Natural Resources and Spatial Structure at Dzehkabtún, Mexico
This projects investigates spatial relations between soils and other resources and the urban layout of a classic Maya center in Campeche, Mexico.
- 2014 - 2018
- Karsten Lambers
Classic Maya cities often show a dispersed settlement pattern, in which groups of buildings surrounding a courtyard are loosely scattered around one or several monumental cores, with vast stretches of seemingly open space in-between. This low-density urbanism is known from other tropical regions as well, and has been explained as evidence of intensive agriculture, horticulture and other forms of resource use within the settlements.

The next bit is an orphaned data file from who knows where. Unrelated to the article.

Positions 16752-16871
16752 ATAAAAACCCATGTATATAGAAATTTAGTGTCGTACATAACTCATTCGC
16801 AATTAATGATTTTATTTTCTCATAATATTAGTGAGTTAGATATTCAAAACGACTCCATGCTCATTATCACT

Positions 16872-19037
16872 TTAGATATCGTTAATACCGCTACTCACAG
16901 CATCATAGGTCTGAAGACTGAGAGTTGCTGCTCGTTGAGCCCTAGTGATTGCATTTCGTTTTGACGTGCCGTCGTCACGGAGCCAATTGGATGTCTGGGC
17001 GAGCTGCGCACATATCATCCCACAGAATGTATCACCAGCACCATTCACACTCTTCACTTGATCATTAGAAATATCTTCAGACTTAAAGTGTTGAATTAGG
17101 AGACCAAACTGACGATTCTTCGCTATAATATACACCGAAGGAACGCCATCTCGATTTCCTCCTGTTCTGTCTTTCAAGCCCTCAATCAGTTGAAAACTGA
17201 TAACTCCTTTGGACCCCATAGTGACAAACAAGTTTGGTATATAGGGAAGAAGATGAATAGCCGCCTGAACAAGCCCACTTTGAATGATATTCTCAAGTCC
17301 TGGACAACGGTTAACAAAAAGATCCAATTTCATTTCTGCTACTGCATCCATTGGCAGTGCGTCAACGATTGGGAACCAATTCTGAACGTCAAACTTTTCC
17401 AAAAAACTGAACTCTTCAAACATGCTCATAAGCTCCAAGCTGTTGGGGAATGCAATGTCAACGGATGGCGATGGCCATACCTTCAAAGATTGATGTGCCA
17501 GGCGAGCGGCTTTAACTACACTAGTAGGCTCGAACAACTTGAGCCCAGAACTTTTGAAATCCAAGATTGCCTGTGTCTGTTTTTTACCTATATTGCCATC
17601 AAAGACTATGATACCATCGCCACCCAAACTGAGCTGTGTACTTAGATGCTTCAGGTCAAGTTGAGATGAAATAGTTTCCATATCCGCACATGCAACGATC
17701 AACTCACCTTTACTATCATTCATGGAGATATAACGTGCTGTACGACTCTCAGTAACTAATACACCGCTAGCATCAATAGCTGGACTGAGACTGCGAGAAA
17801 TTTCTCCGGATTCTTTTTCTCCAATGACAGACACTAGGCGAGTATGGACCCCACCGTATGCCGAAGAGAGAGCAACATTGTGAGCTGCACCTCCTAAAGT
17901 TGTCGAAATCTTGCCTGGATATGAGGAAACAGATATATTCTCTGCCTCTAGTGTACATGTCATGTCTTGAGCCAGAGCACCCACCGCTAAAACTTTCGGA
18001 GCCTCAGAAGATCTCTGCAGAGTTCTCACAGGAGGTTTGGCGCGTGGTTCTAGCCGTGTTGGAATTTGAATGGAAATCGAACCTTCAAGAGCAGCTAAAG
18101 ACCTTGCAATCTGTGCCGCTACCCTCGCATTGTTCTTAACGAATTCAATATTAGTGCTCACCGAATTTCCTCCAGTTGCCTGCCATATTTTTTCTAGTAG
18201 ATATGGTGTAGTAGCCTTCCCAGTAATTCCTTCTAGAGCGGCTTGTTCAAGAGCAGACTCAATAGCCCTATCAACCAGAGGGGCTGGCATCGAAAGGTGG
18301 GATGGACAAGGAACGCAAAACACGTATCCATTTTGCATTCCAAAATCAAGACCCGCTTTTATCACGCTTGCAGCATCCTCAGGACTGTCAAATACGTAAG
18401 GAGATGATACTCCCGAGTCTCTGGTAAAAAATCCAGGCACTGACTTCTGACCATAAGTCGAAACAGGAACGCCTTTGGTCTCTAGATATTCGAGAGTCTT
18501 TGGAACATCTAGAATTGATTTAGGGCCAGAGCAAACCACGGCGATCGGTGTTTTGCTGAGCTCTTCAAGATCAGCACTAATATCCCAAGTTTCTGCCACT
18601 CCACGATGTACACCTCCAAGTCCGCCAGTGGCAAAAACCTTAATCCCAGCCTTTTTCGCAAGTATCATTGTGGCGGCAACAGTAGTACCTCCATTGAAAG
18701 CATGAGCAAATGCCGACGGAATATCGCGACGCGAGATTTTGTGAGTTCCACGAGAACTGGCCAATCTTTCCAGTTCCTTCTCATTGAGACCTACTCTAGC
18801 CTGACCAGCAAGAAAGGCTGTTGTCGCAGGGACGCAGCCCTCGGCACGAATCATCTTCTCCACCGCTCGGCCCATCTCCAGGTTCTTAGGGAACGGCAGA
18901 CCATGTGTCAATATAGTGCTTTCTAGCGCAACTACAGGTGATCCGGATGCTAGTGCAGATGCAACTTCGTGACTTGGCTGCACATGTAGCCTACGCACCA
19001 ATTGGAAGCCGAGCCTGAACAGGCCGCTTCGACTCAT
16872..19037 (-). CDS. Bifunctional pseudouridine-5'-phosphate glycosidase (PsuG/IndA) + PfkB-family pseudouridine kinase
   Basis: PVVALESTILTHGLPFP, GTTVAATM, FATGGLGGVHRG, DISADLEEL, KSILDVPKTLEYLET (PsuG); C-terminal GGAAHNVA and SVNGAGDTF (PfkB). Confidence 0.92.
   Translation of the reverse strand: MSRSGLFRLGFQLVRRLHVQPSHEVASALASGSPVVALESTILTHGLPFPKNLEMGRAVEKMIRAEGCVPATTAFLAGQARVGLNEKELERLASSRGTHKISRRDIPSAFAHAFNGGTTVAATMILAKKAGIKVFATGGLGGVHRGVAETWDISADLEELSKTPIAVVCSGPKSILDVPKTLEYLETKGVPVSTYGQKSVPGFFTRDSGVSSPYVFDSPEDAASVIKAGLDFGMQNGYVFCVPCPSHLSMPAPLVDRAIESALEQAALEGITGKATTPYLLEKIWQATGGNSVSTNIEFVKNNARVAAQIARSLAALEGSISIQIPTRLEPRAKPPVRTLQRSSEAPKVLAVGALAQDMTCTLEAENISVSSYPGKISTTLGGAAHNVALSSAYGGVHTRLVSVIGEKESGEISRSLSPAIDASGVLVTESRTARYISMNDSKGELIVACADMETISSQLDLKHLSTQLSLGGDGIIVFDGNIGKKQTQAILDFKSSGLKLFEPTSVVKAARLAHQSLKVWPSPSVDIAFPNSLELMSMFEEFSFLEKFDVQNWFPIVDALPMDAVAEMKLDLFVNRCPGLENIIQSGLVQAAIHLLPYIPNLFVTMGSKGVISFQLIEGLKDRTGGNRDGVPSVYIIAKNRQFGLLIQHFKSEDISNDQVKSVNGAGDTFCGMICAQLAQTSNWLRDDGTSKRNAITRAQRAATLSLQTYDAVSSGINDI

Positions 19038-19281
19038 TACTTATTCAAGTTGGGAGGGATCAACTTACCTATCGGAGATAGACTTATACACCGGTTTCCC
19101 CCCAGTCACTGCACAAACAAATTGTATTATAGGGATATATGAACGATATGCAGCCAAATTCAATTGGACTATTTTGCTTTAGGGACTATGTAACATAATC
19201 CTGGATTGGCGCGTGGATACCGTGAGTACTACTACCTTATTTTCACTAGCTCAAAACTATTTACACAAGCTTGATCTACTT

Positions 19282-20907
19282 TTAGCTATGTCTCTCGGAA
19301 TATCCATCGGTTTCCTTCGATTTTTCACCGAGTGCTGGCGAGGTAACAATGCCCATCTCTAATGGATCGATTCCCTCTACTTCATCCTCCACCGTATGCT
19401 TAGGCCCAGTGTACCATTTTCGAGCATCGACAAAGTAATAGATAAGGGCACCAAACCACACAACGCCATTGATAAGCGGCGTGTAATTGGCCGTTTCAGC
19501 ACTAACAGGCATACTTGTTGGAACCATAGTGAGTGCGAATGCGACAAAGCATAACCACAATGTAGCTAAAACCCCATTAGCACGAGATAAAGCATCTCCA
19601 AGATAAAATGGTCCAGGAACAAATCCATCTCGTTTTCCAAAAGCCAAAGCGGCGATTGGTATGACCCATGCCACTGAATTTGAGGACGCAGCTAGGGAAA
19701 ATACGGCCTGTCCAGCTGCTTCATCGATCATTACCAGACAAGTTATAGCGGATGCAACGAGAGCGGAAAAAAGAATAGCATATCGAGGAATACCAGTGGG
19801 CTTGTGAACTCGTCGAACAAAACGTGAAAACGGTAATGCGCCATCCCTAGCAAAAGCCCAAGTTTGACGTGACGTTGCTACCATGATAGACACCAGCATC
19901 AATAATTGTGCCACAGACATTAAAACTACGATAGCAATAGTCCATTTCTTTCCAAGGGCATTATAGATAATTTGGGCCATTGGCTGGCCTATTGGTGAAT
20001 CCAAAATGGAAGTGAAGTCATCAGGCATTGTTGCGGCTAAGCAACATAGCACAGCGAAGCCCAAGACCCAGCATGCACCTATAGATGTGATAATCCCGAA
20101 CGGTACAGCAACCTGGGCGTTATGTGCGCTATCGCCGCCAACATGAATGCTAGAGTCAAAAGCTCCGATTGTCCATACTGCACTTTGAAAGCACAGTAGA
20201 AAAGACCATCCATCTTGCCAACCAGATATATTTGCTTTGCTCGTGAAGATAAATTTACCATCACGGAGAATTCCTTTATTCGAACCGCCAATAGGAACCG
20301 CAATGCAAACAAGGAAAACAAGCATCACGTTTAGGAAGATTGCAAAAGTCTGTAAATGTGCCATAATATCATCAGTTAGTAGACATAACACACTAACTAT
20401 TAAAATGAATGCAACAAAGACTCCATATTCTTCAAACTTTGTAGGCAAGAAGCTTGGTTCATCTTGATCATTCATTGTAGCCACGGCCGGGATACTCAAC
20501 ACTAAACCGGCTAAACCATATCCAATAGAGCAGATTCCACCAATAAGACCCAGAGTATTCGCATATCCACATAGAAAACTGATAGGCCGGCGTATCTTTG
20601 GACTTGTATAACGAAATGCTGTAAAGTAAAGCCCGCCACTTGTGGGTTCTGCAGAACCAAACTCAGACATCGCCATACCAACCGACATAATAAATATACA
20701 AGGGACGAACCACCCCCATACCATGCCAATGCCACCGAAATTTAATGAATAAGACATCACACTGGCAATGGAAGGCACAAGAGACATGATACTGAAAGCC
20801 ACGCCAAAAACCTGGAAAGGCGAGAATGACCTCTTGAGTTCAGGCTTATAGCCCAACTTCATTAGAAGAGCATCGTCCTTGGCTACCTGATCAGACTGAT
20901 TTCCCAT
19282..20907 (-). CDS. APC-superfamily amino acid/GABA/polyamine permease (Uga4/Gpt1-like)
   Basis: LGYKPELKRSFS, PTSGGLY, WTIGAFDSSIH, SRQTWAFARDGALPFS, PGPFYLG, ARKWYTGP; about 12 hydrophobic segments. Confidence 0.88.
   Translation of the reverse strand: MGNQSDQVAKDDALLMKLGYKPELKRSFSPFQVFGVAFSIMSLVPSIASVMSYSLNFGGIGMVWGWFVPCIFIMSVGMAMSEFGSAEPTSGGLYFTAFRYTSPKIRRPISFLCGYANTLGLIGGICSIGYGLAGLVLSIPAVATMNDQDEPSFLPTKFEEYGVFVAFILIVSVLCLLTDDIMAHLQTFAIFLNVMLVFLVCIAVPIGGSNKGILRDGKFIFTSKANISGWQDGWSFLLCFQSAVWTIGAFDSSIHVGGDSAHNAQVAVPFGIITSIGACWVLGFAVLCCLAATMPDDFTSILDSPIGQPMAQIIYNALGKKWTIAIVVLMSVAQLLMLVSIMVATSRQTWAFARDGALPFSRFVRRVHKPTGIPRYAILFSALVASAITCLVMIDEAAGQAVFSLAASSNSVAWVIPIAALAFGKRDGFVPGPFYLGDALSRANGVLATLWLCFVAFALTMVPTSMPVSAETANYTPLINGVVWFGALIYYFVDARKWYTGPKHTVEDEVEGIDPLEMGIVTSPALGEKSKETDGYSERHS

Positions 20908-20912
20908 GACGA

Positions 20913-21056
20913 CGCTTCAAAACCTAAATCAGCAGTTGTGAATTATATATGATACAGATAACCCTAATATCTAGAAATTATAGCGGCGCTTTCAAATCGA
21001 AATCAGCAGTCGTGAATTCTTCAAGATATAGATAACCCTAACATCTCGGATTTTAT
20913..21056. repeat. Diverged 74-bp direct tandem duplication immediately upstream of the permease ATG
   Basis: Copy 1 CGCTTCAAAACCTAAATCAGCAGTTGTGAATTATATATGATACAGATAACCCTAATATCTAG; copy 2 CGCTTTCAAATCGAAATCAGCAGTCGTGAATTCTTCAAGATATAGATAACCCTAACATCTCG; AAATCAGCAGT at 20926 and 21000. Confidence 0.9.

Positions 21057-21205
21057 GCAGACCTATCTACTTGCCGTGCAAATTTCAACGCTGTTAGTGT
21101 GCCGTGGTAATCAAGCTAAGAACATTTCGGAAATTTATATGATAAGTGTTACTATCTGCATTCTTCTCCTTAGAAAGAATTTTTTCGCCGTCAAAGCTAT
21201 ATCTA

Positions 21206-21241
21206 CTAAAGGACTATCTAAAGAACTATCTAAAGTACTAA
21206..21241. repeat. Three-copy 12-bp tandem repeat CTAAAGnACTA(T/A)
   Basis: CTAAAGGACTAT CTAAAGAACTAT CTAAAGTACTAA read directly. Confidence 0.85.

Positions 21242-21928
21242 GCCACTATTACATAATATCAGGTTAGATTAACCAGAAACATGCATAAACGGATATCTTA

At the preclassic to epiclassic (4 th to 11 th century AD) Maya site of Dzehkabtún, Campeche, Mexico, we test this hypothesis by sampling and identifying different types of soils and sediments, analyzing their evolution involving natural and cultural processes, and mapping their spatial distribution across the site. The architectural remains at the site are currently being mapped and partially excavated by our project partners. This will allow spatial patterns of natural resources and urban structures to be compared in order to better understand their relation. A first field season in 2014 showed that the composition of soils and sediments varies greatly within the settlement, and that erosion and sedimentation during and after the site’s occupation have affected its topography. A geophysical survey is expected to reveal hidden architectural remains in future field seasons. This will contribute to the intended spatial analysis of the urban layout of the site.